Most Americans have some vague idea of who Sitting Bull was - some image that can be dredged up out of memory of a solemn man, sitting very upright, with all the cares of a people written across his face.
But most of us do not have any comprehensive sense of what his contributions were to his own people or to the American nation as a whole. Robert Utley helps fill in the gaps in our collective memory with The Lance and the Shield: The Life and Times of Sitting Bull. The book is an example of what is often called "new history" in that the style is quite literary. Utley has also written, at least to some extent, from the perspective of the Lakota Sioux: This is not an entirely objective portrait of Sitting Bull. However, this should not be interpreted to be a criticism of Utley because the thoroughness and depth of his scholarship give one faith that his version of the story of the life of Sitting Bull is both fair and accurate.
The title of the book comes from what Utley sees as Sitting Bull's wise - if in the end unsuccessful - attempt to protect his people using both defensive means (represented by the shield of the title) as well as offensive ones (represented by the lance of the title). Sitting Bull pursued these offensive and defensive strategies in both military and economic terms. This metaphor of defense combined with offense runs throughout the book, and Utley describes both why Sitting Bull chose the strategy he did at various points in his life as well as why this twinned strategy was ultimately unsuccessful in saving more of Sioux culture - as well as why it was successful in salvaging some of this nation's heritage.
In addition to the metaphorical conceit of the shield and the lance that Utley writes about in this book, he also writes continuously about the four central "virtues" of Sioux life as a way of demonstrating the most important cultural influences on Sitting Bull. These Lakota Sioux values are: wisdom, bravery, fortitude and generosity. Sitting Bull tried to incorporate these virtues into each of his actions, recognizing that if he failed to do so - if he acted in a way that was not in accordance with his culture's values - then even though he might be more militarily or politically successful in the short-term then he would have undermined the very culture that he was seeking to uphold.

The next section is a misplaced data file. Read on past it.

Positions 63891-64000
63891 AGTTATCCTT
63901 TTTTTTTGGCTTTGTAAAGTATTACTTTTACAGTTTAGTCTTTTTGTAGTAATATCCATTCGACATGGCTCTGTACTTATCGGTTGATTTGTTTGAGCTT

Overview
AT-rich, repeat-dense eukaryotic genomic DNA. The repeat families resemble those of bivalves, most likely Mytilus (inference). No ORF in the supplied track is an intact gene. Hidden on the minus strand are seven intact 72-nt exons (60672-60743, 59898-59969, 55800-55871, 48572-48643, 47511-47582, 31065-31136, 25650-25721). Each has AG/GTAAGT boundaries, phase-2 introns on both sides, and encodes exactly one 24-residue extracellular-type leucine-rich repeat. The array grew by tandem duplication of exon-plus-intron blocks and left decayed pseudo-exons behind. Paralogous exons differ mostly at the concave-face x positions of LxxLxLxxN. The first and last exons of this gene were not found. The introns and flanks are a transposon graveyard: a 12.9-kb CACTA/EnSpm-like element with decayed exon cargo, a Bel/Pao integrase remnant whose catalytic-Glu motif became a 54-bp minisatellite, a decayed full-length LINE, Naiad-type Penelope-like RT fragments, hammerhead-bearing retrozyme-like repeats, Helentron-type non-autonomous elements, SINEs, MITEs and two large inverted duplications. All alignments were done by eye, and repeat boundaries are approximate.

Life of Sitting Bull
Although he is known as Sitting Bull to most Americans, this was not (of course_ the name given at birth to the Lakota warrior and leader who was born (in present-day South Dakota) around 1831 and died in 1890. Tatanka Yotanka, as he was called in his own language, helped to lead the Lakota Sioux in their resistance against the United States when the federal government moved to seize their lands and remove the Sioux to reservations.
Sitting Bull is probably best known today for his leadership of that group of Sioux and members of other Indian nations that in June 1876 fought against George Armstrong Custer in the Battle of the Little Bighorn.
Sitting Bull fled to Canada after his victory, but returned to the United States under a guarantee of amnesty in 1881. That promise was broken by the United States government, which jailed him for two years and then confined him to a reservation. He was shot to death in 1890 - perhaps by accident, perhaps intentionally.
The history of relations between the Sioux and the U.S. government had not always been so perilous. Although the Sioux had fought against the Americans during the Revolutionary War (when many American Indians had sided with the British), during the second and third decades of the 19th century the Sioux and the U.S. government signed treaties with each other.
However, this period of peaceful co-existence came to an end as the European-American population pushed farther and farther West and began to settle in the lands that the U.S. government had granted to the Sioux. The first deadly encounter between settlers and the Sioux occurred in 1854 near Fort Laramie, Wyoming - a clash that left 19 U.S. soldiers dead. In retaliation for this attack, the next year American troops killed about 100 Sioux (not all…